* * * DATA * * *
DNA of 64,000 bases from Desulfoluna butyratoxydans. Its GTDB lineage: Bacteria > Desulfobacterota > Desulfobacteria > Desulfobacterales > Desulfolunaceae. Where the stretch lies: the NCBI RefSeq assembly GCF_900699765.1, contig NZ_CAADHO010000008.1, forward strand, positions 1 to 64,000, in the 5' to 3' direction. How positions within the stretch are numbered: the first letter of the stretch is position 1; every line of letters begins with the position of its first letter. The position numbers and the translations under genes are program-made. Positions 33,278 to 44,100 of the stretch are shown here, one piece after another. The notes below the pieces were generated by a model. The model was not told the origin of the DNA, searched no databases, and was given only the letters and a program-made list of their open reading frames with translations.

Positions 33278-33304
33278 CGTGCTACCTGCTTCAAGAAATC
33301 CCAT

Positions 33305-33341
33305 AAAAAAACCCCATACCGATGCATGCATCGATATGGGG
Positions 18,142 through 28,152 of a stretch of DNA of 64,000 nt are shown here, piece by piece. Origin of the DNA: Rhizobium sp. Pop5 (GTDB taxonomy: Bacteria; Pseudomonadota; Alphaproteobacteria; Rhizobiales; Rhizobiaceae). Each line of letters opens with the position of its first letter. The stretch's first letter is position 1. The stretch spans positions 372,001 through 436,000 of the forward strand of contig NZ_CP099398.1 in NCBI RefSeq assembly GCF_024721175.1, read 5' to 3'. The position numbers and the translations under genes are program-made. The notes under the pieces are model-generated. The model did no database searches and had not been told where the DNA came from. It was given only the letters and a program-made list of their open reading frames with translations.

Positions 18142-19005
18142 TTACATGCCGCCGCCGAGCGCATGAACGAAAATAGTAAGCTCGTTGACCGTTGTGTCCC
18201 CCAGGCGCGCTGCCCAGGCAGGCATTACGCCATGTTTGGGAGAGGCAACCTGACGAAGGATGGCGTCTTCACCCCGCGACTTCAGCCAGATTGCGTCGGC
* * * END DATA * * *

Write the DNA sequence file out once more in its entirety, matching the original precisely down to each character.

DNA of 64,000 bases from Desulfoluna butyratoxydans. Its GTDB lineage: Bacteria > Desulfobacterota > Desulfobacteria > Desulfobacterales > Desulfolunaceae. Where the stretch lies: the NCBI RefSeq assembly GCF_900699765.1, contig NZ_CAADHO010000008.1, forward strand, positions 1 to 64,000, in the 5' to 3' direction. How positions within the stretch are numbered: the first letter of the stretch is position 1; every line of letters begins with the position of its first letter. The position numbers and the translations under genes are program-made. Positions 33,278 to 44,100 of the stretch are shown here, one piece after another. The notes below the pieces were generated by a model. The model was not told the origin of the DNA, searched no databases, and was given only the letters and a program-made list of their open reading frames with translations.

Positions 33278-33304
33278 CGTGCTACCTGCTTCAAGAAATC
33301 CCAT

Positions 33305-33341
33305 AAAAAAACCCCATACCGATGCATGCATCGATATGGGG
Positions 18,142 through 28,152 of a stretch of DNA of 64,000 nt are shown here, piece by piece. Origin of the DNA: Rhizobium sp. Pop5 (GTDB taxonomy: Bacteria; Pseudomonadota; Alphaproteobacteria; Rhizobiales; Rhizobiaceae). Each line of letters opens with the position of its first letter. The stretch's first letter is position 1. The stretch spans positions 372,001 through 436,000 of the forward strand of contig NZ_CP099398.1 in NCBI RefSeq assembly GCF_024721175.1, read 5' to 3'. The position numbers and the translations under genes are program-made. The notes under the pieces are model-generated. The model did no database searches and had not been told where the DNA came from. It was given only the letters and a program-made list of their open reading frames with translations.

Positions 18142-19005
18142 TTACATGCCGCCGCCGAGCGCATGAACGAAAATAGTAAGCTCGTTGACCGTTGTGTCCC
18201 CCAGGCGCGCTGCCCAGGCAGGCATTACGCCATGTTTGGGAGAGGCAACCTGACGAAGGATGGCGTCTTCACCCCGCGACTTCAGCCAGATTGCGTCGGC